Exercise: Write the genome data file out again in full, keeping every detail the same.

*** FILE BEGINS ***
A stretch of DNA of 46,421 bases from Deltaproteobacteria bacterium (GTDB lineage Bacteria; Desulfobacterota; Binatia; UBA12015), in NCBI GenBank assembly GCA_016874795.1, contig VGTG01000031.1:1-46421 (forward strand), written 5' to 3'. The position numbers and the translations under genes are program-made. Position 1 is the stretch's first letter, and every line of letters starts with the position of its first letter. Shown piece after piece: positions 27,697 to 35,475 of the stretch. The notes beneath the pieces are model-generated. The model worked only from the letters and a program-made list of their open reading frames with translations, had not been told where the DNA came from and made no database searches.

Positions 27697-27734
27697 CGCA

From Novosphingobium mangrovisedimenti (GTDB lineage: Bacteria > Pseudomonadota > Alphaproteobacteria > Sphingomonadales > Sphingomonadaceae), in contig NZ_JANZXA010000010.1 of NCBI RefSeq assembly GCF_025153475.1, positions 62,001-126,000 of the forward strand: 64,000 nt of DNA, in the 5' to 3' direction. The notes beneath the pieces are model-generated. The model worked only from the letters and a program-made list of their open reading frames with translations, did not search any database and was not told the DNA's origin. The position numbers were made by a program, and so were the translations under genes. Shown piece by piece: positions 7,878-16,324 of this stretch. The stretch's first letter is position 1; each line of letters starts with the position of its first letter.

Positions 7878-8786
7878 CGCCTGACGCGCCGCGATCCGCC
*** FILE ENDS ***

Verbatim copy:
A stretch of DNA of 46,421 bases from Deltaproteobacteria bacterium (GTDB lineage Bacteria; Desulfobacterota; Binatia; UBA12015), in NCBI GenBank assembly GCA_016874795.1, contig VGTG01000031.1:1-46421 (forward strand), written 5' to 3'. The position numbers and the translations under genes are program-made. Position 1 is the stretch's first letter, and every line of letters starts with the position of its first letter. Shown piece after piece: positions 27,697 to 35,475 of the stretch. The notes beneath the pieces are model-generated. The model worked only from the letters and a program-made list of their open reading frames with translations, had not been told where the DNA came from and made no database searches.

Positions 27697-27734
27697 CGCA

From Novosphingobium mangrovisedimenti (GTDB lineage: Bacteria > Pseudomonadota > Alphaproteobacteria > Sphingomonadales > Sphingomonadaceae), in contig NZ_JANZXA010000010.1 of NCBI RefSeq assembly GCF_025153475.1, positions 62,001-126,000 of the forward strand: 64,000 nt of DNA, in the 5' to 3' direction. The notes beneath the pieces are model-generated. The model worked only from the letters and a program-made list of their open reading frames with translations, did not search any database and was not told the DNA's origin. The position numbers were made by a program, and so were the translations under genes. Shown piece by piece: positions 7,878-16,324 of this stretch. The stretch's first letter is position 1; each line of letters starts with the position of its first letter.

Positions 7878-8786
7878 CGCCTGACGCGCCGCGATCCGCC